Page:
The Federal Communications Commission today voted to scale back environmental regulations for small wireless infrastructure projects, pleasing industry groups and angering environmentalists.
The commission voted 3-2 along party lines to approve an order to exempt certain small wireless infrastructure projects from NEPA and National Historic Preservation Act permitting processes, with the goal of expediting deployment of 5G wireless networks.
The high-speed network technology relies on small towers located close together, rather than the larger, more widely interspersed towers of older networks. Wireless industry backers say the order will cut billions in costs and speed adoption of next-generation wireless.
"You can stick with the regulatory status quo, or you can have 5G," FCC Chairman Ajit Pai said at the commission meeting this morning. "You cannot have both. To address that issue, we are going back to following the law."
But environmentalists and tribal groups were incensed by the order, which they say illegally allows the FCC and wireless carriers to skirt NEPA and historic preservation requirements.
"The FCC's order is unlawful," Sharon Buccino, a senior attorney with the Natural Resources Defense Council, said in a statement. "We will examine what remedies we have to contest it."
Environmentalists argue that the commission already has authority to streamline some reviews under NEPA.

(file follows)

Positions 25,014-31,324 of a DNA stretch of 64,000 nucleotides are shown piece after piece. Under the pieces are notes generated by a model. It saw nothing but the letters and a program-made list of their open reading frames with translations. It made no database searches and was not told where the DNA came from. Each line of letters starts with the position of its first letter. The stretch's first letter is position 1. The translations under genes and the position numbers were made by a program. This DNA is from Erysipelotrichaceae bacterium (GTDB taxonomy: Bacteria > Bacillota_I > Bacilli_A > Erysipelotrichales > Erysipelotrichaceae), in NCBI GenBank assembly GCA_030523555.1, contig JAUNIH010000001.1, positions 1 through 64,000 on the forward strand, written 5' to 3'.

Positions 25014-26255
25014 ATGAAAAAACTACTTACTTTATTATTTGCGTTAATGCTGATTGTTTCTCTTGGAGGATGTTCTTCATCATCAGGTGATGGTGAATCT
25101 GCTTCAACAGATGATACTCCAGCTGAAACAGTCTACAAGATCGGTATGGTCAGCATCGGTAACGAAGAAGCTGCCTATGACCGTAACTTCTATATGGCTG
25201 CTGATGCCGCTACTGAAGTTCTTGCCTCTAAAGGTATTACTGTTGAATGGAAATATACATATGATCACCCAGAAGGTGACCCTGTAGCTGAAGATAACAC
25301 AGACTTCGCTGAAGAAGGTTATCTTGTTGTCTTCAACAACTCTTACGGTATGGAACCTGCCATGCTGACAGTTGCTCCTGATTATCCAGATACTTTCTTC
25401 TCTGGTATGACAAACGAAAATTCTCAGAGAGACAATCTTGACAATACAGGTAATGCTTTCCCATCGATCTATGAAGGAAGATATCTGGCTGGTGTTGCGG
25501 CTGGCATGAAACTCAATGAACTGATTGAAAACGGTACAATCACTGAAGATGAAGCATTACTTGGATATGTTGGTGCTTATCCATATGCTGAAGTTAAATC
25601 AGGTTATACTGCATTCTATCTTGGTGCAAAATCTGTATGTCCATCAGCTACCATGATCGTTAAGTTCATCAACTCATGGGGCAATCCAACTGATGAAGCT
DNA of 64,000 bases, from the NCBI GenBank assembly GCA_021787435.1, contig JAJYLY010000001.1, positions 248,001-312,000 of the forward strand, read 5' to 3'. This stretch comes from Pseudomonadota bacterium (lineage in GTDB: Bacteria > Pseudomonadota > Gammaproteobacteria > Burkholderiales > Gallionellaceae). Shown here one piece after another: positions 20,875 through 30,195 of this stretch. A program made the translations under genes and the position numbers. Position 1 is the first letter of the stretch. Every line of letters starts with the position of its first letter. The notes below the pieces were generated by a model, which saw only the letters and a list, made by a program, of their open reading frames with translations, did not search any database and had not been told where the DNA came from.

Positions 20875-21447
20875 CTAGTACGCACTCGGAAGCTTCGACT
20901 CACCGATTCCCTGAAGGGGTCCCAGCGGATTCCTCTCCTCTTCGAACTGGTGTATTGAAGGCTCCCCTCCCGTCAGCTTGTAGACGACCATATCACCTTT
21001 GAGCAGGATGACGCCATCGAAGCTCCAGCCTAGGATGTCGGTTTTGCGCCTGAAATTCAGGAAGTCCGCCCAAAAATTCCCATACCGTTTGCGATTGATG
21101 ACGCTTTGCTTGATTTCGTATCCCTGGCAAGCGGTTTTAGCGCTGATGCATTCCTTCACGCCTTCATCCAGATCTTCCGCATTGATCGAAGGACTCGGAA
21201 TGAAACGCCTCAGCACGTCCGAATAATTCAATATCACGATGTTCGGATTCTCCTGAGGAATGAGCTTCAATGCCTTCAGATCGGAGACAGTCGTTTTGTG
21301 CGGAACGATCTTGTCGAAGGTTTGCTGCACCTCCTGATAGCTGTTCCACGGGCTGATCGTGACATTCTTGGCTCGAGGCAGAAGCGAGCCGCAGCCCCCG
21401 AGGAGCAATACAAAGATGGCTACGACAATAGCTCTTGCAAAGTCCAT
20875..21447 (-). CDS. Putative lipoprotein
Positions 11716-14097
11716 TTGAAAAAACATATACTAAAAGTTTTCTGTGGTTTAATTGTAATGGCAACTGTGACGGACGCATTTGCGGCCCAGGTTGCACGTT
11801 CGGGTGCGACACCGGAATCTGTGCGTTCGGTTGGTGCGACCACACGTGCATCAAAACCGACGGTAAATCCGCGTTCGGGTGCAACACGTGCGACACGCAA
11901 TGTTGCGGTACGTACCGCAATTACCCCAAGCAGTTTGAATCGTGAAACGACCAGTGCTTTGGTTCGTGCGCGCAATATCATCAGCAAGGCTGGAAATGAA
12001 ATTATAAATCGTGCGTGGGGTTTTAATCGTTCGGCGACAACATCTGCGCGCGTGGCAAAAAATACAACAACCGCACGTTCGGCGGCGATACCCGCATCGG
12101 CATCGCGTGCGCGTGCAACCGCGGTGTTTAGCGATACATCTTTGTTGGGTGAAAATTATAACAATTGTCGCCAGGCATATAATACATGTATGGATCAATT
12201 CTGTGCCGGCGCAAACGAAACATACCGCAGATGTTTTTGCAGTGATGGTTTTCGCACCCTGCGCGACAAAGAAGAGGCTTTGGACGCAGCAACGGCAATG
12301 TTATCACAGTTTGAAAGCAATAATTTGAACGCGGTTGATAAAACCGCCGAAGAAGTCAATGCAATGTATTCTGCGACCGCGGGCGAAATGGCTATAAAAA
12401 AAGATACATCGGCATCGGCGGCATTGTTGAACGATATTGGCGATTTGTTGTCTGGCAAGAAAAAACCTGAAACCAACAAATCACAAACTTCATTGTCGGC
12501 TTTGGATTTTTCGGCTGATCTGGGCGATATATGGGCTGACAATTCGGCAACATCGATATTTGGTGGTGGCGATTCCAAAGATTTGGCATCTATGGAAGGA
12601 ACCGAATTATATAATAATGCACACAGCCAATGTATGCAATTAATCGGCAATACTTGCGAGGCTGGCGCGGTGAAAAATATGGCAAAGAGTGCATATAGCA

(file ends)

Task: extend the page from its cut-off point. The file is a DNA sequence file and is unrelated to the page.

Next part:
And they're particularly concerned about a provision of the order that allows wireless towers in floodplains to skirt environmental assessments so long as they're at least a foot above the base flood elevation.
The order, which was championed by Commissioner Brendan Carr, also specifies that small wireless projects are not considered a "major federal action" under NEPA.
The NRDC, in its comments on the order, called that proposal "unlawful," pointing out that courts have ruled that any action involving an FCC license falls under that category.
"We support the rapid deployment of next-generation wireless technology; the FCC can do that without shutting local voices out of the process," Buccino said. "There are legal means the commission can use to tailor its environmental reviews, but it cannot just decide to ignore the law."
Correction: An earlier version of this article said the Federal Communications Commission voted 5-3; they voted 3-2.
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